January 28, 2010

Chevalier Play Test

Filed under: Games — Tags: , , , — bilbo @ 9:23 am

This time around I had a go at what I will be calling Aspects. This is inspired by a designer I very much respect, Clash Bowley over on I Fly By Night. Essentially, Aspects are a free form descriptor that the player can generate and invest experience in. However, it goes a bit further than that allowing the GM to imbue items with an Aspect (or more than one). For instance, the other night a knight got a crit on a bandit that had been plaguing the thoroughfare. The sword cut off the limb of the bandit. After the battle, I told him to write down the Aspect: Vorpal Rank 1 for his sword and to give it a name. He named it Thrond as he imagined it came from the north and had Nordic runes on it. As play progressed, he brandished the sword and made a stirring speech to rally his men against a dragon. I gave him the option to advance his Vorpal to Rank 2 or give it an Inspire of Rank 1. He chose the Inspire.

Now, you might ask, that is fine but how does it play out in the system. This worked so much better than I thought it would. Basically, the Vorpal Rank 1 added 1 to damage roles. I switched back and forth between that and adding 1 die to the damage roll. I could see either working. The Inspire affected his Renown (previously called Honor) allowing him to gain 1 addition Renown point whenever he earned 1 normally. Also, I added it to any skill checks for leadership. This mechanic will have more weight in campaign play.

Finally, I want a method to remove Aspect ranks as well. So, a thought would be with weapons and tools, you could have crit failures do this. Perhaps a save of rolling under the rank on a d20. This means you most likely will loose your Vorpal 1 on a failure but could just as easily gain it back (on a crit success).

I look forward to more play test on this as I think it has applications in Nebuleon, Shades and just about all out games.


  1. I like it. It would allow all kinds of ramdom effects to be added to the players equipment. If a players equipment has special effects, then the player and the GM will have more roleplaying options available to them, and that’s never a bad thing.

    Comment by scott — January 28, 2010 @ 12:18 pm

  2. Cool, Bill! That’s a sweet way to make something temporarily “magical”, though it’s not necessarily magic at all. It could be a placebo effect – like “lucky dice” or the like. That would be very cool, and subtle. What about extending the concept? If the player gets five crits in a row without losing the power, it becomes famous, like Durendal or Joyeuse, and the effect becomes permanent, because everyone believes in it, even the enemy. Actually, you could use this to replace what you have in place for magic weapons…


    Comment by clash bowley — January 29, 2010 @ 9:36 am

  3. Clash, yeah, this was my intent. Essentially, the ranks work to that manner making it resistant to failures. The more ranks a weapon gets (and it is cumulative across all Aspects) then the better the chance to save becomes. I think it has potential and is pretty universal. It does not have to be “magic” but as you point out, placebo effect. So, the Millennium Falcon might have an Aspect of Tough 4 adding a check against any critical system being taken down because Han believe she is just a tough old bird.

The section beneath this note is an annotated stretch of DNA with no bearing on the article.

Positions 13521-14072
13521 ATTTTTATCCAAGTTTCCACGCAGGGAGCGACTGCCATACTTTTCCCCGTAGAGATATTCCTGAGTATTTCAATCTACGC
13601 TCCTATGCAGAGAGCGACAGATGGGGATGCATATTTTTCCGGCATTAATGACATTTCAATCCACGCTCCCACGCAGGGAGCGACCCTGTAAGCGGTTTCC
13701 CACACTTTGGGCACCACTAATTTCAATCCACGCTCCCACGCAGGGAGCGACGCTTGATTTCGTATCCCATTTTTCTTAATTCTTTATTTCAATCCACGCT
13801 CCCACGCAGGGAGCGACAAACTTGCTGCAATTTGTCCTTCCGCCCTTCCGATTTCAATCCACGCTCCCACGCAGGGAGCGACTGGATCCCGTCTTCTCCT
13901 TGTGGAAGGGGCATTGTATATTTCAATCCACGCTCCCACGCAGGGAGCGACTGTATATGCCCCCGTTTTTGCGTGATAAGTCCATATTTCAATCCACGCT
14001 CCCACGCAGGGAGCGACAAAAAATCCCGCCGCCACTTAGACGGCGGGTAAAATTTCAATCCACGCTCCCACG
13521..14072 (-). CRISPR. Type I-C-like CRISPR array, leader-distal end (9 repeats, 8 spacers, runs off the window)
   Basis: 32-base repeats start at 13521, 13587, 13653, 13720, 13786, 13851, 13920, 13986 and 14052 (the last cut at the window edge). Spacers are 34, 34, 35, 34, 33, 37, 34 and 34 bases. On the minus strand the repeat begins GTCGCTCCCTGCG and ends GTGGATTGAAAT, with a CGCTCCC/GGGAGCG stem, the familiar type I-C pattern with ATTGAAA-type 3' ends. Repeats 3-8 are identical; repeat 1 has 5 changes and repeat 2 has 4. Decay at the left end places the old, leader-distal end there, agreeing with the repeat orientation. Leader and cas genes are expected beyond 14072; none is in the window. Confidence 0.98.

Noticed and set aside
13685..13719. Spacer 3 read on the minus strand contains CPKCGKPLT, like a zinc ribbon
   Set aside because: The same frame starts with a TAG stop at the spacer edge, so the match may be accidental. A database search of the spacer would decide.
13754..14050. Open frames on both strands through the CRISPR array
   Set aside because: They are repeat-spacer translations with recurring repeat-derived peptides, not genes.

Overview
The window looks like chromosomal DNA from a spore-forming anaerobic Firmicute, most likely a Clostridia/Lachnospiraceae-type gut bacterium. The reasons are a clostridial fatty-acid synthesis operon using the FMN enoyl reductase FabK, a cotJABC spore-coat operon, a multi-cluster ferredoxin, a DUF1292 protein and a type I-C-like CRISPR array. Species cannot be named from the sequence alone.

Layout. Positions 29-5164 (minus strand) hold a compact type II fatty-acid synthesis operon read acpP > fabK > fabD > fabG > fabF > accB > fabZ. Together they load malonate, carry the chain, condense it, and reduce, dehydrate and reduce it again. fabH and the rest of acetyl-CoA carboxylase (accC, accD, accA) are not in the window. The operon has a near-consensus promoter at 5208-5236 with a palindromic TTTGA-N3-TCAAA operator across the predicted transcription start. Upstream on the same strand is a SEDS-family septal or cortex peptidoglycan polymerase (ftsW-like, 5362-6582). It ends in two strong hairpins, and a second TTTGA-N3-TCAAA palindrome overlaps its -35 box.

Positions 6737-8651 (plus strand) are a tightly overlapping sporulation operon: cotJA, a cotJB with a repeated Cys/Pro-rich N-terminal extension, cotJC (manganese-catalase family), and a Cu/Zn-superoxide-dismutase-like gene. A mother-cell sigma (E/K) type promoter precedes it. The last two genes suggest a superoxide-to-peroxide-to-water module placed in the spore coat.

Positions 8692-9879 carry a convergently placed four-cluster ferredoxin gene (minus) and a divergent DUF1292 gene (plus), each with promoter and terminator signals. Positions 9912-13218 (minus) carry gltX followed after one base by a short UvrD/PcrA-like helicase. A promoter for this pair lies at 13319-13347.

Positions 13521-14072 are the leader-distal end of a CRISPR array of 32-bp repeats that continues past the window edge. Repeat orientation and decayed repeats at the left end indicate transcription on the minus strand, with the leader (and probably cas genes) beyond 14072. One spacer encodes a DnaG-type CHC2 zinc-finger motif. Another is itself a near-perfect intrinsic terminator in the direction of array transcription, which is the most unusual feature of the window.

I see a lot of potential in this concept.

    Comment by bilbo — January 29, 2010 @ 10:25 am

  4. The aspect should relate to the crit that casued the belief, correct? Like your Vorpal Rank 1 example – the severing of the limb creates the belief that the sword is vorpal, and this belief is magnified with each servering, right? Say an enemy’s sword breaks against yours in combat, your sword can take on the aspect Weaponbreaker Rank 1, correct?

    I really like this!


    Comment by clash bowley — January 29, 2010 @ 11:40 am

  5. Yes. The problem here is that I am not sure I can systemically quantify that aspect of….Aspects. It more or less has to be interpreted by the players and the GM. You could take the Vorpal incident and the player made a point that it could have been damage, to hit, or even armor piercing Aspects there. In the end, I am inclined to let the group decide and provide a number of examples.

    Comment by bilbo — January 29, 2010 @ 7:53 pm

  6. Go with it, Bill. I think far too many things are systematically quantified anyway. the opposite is sort of like defining from center – here’s what it should look like approximately, use this as your guide – which I am always in favor of. Lay out examples and assume common sense.


    Comment by clash bowley — February 1, 2010 @ 7:37 am

  7. I agree with Clash. You can’t worry about the people that just don’t “get it”, because they are not going to use that mechanic anyway. The ones that have creative minds, on the other hand, will love it. In the end, you can’t please everyone, so please the ones that will get the most out of it anyway.

    Comment by scott — February 1, 2010 @ 12:09 pm

  8. kewl idea

    it really adds some ‘character’ to the game

    Comment by Alan Hume — February 9, 2010 @ 2:08 am

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